weights to compute errors at the hidden neurons, and ultimately to adjust the
weights. 
For example, suppose the training set for the net pictured above
contains the inputoutput pair 
(x_{1} = 0, x_{2} = 1; z_{1} = 1) 
The net picutured above is not trained for this inputoutput
pair. The output error is 
e_{z1} = 1  0 = 1 
The weight between v_{1,1} gives the error at y_{1}: 
e_{y1} = e_{z1}*v_{1,1} = 1*(1.6) = 1.6 
Similarly 
e_{y2} = e_{z1}*v_{2,1} = 1*1.4 = 1.4 

With these error values, we compute the changes in the weights. 
dv_{1,1} = e_{z1}*y_{1} = 1*1 = 1 
dv_{2,1} = e_{z1}*y_{2} = 1*1 = 1 
dw_{1,1} = e_{y1}*x_{1} = 1.6*0 = 0 
dw_{2,1} = e_{y1}*x_{2} = 1.6*1 = 1.6 
dw_{1,2} = e_{y2}*x_{1} = 1.4*0 = 0 
dw_{2,2} = e_{y2}*x_{1} = 1.4*1 = 1.4 

Now new weights are computed. 
v_{1,1} > v_{1,1} + dv_{1,1} = 1.6 + 1 = 0.6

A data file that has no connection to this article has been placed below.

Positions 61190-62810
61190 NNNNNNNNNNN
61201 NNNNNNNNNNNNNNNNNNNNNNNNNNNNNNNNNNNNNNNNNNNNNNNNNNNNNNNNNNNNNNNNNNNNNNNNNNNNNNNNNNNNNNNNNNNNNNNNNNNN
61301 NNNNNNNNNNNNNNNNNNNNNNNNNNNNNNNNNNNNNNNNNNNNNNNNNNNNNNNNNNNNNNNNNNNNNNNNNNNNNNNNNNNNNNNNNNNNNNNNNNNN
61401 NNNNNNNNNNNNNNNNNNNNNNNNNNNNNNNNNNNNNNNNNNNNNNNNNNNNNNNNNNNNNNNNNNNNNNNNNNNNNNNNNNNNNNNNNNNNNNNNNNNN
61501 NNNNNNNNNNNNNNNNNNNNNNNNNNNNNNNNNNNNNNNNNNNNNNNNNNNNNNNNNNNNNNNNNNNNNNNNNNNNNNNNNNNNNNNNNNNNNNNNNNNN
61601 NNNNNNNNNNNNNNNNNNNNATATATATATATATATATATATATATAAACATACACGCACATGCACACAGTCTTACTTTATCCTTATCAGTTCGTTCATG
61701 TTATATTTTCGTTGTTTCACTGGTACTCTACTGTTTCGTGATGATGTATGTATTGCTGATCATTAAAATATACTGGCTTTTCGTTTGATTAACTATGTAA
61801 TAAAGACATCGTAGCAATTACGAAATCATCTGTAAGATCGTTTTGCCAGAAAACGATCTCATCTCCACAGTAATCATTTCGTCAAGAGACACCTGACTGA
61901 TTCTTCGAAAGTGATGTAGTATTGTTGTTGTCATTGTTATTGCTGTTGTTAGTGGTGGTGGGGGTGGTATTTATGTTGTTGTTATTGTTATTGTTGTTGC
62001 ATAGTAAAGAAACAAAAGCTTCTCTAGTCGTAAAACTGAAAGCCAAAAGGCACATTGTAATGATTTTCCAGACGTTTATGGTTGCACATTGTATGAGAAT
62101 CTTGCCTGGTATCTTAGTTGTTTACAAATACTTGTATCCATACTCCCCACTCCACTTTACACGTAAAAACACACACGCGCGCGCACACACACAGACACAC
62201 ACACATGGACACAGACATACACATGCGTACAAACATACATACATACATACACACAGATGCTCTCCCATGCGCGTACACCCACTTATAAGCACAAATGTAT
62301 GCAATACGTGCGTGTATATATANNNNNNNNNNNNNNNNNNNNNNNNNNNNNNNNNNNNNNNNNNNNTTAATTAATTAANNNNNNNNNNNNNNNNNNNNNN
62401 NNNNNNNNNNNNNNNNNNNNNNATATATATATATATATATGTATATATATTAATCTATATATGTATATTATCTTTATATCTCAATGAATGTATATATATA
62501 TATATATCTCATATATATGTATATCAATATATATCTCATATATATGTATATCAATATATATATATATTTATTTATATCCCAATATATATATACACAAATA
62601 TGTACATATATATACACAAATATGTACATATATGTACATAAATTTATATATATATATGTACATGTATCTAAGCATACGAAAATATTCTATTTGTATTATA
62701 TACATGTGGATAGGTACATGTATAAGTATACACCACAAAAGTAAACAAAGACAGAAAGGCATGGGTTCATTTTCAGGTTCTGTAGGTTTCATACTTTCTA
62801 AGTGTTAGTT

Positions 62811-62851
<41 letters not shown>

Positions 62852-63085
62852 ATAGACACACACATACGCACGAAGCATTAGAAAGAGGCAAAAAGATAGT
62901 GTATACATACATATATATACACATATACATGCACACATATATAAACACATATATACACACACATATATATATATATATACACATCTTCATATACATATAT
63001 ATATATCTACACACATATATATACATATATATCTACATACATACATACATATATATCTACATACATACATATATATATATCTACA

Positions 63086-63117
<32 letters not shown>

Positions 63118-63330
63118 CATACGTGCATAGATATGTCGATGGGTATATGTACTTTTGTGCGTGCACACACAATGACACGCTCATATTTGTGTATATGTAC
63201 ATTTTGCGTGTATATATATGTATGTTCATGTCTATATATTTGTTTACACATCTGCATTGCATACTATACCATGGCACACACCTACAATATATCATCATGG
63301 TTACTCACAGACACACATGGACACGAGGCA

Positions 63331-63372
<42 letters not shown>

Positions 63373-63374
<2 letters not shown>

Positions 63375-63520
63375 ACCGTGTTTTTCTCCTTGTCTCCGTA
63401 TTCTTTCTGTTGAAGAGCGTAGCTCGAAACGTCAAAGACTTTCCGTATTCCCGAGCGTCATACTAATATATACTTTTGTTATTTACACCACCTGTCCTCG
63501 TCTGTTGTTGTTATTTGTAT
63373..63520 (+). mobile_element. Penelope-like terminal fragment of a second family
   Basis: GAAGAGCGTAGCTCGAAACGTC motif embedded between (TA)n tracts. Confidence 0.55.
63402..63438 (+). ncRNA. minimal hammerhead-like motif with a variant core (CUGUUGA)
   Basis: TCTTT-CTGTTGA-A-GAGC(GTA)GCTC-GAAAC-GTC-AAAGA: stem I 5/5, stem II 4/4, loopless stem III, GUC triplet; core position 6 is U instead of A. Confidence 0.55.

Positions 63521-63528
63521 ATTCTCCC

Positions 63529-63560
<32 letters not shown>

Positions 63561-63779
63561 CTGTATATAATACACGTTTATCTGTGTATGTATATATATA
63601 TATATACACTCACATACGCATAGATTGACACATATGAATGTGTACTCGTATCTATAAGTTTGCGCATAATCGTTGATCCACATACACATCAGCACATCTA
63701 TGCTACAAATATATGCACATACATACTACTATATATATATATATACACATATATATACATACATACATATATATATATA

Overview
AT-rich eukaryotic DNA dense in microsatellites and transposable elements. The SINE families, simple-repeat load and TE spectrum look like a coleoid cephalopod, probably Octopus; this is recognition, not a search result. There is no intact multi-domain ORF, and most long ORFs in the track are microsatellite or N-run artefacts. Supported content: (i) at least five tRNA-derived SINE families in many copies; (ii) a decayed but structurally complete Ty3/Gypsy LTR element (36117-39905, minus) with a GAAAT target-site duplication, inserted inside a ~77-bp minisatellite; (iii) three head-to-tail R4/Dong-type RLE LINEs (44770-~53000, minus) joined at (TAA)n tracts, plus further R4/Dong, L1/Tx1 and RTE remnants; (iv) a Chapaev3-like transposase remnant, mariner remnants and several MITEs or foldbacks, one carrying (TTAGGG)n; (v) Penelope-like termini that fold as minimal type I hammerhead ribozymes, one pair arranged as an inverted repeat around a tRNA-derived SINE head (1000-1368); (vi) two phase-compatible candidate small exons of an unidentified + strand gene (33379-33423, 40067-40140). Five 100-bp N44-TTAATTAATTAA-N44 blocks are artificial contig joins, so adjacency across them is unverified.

v_{2,1} > v_{2,1} + dv_{2,1} = 1.4 + 1 = 2.4 
w_{1,1} > w_{1,1} + dw_{1,1} = 2.5 + 0 = 2.5 
w_{2,1} > w_{2,1} + dw_{2,1} = 1.2 + (1.6) = 0.4 
w_{1,2} > w_{1,2} + dw_{1,2} = 1.4 + 0 = 1.4 
w_{2,2} > w_{2,2} + dw_{2,2} = 2.1 + 1.4 = 3.5 

Here is the new net. It is easy to verify this net is trained
for the inputoutput pair (x_{1} = 0, x_{2} = 1; z_{1} = 1). 

Here is a more interesting example, generated using BrainMaker,
a commercial neural net package. The goal is to teach the net to recognize digits presented
as an 8 by 8 pixel array. This net has 64 input neurons, 10 output neurons (one for each
digit), and 25 hidden neurons. The weights are randomized initially. For example, the
input 0 produces the output shown here. The darkness of the box indicates the "certainty"
the net has of the value of the digit. This net is reasonably confused: it is quite sure 0
is 0, 5, and 6. Click on the picture to see the initial outputs for a this randomized net.